Allogeneic hematopoietic cell transplantation (alloHCT) is a complex, potentially fatal therapy featuring a myriad of complications. Triggering event(s) of such complications vary significantly, but often a so-called "multi-organ failure" (MOF) is reported as the leading cause of death. The identification of the exact trigger of MOF is critical towards early and disease-specific intervention to improve outcome. We examined data from 202 alloHCT patients reported to have died of MOF from the EBMT registry aiming to determine their exact cause of death focusing on veno-occlusive disease/sinusoidal obstruction syndrome (VOD/SOS) due to its life-threatening, often difficult to capture yet preventable nature. We identified a total of 70 patients (35%) for whom VOD/SOS could be considered as trigger for MOF and leading cause of death, among which 48 (69%) were previously undiagnosed. Multivariate analysis highlighted history of hepatic comorbidity or gentuzumab use and disease status beyond CR1 as the only significant factors predictive of VOD/SOS incidence (OR?=?6.6; p?=?0.001 and OR?=?3.3; p?=?0.004 respectively). VOD/SOS-related MOF was widely under-reported, accounting for 27% of deaths attributed to MOF of unknown origin without a previous VOD/SOS diagnosis. Our results suggest most missed cases developed late VOD/SOS beyond 21 days post-alloHCT, highlighting the importance of the newly revised EBMT criteria.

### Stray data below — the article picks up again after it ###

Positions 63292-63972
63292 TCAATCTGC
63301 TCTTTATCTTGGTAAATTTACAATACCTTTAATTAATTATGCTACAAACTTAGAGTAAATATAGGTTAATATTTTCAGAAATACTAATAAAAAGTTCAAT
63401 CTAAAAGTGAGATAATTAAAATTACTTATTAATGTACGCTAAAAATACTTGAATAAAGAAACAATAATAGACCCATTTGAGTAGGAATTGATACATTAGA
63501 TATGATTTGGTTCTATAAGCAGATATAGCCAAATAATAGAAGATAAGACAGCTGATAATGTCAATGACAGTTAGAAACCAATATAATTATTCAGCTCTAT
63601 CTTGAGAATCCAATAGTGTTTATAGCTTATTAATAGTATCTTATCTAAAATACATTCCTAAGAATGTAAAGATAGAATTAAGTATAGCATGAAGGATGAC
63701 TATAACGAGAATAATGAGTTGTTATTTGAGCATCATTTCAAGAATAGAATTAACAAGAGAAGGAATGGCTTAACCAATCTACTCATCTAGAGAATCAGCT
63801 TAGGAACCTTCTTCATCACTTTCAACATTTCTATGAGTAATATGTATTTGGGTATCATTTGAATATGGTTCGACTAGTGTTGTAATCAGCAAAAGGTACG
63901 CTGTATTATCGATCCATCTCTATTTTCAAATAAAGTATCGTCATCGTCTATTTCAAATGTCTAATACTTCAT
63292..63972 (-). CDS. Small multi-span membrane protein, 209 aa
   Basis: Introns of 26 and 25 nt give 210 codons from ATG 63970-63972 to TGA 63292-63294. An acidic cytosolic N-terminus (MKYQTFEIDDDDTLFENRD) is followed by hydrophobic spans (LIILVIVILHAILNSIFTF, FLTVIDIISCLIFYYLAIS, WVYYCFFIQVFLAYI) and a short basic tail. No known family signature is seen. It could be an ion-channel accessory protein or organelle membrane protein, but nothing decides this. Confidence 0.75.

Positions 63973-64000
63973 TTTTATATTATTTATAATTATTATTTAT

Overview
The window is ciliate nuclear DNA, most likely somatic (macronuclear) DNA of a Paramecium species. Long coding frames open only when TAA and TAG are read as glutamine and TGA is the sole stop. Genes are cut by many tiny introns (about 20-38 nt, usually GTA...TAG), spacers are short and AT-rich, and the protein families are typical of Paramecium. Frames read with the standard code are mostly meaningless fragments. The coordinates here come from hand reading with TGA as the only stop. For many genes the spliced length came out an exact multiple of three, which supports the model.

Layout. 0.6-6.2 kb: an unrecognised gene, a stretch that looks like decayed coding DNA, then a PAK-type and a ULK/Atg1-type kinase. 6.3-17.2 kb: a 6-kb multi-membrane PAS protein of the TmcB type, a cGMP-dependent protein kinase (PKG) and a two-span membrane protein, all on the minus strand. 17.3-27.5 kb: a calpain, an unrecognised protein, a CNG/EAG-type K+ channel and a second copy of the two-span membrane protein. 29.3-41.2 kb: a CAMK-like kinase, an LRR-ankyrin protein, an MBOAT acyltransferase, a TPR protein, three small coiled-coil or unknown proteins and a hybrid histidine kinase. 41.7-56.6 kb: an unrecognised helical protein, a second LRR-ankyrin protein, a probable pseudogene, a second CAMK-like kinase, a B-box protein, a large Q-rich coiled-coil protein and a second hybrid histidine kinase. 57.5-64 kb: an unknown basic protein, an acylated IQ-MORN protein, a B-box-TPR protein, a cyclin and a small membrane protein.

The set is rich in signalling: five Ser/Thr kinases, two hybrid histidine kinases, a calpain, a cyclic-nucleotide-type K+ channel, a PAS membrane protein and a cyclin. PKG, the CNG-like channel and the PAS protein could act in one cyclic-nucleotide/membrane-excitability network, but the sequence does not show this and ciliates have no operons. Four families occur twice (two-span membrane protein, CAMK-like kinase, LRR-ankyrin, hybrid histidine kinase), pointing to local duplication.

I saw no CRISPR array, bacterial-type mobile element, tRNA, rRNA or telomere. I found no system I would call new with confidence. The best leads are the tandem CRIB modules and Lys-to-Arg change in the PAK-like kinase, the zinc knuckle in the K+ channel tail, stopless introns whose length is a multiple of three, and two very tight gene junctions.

The role of HLA matching in unrelated donor hematopoietic stem cell transplantation for sickle cell disease in Europe
Bone marrow transplantation. 2020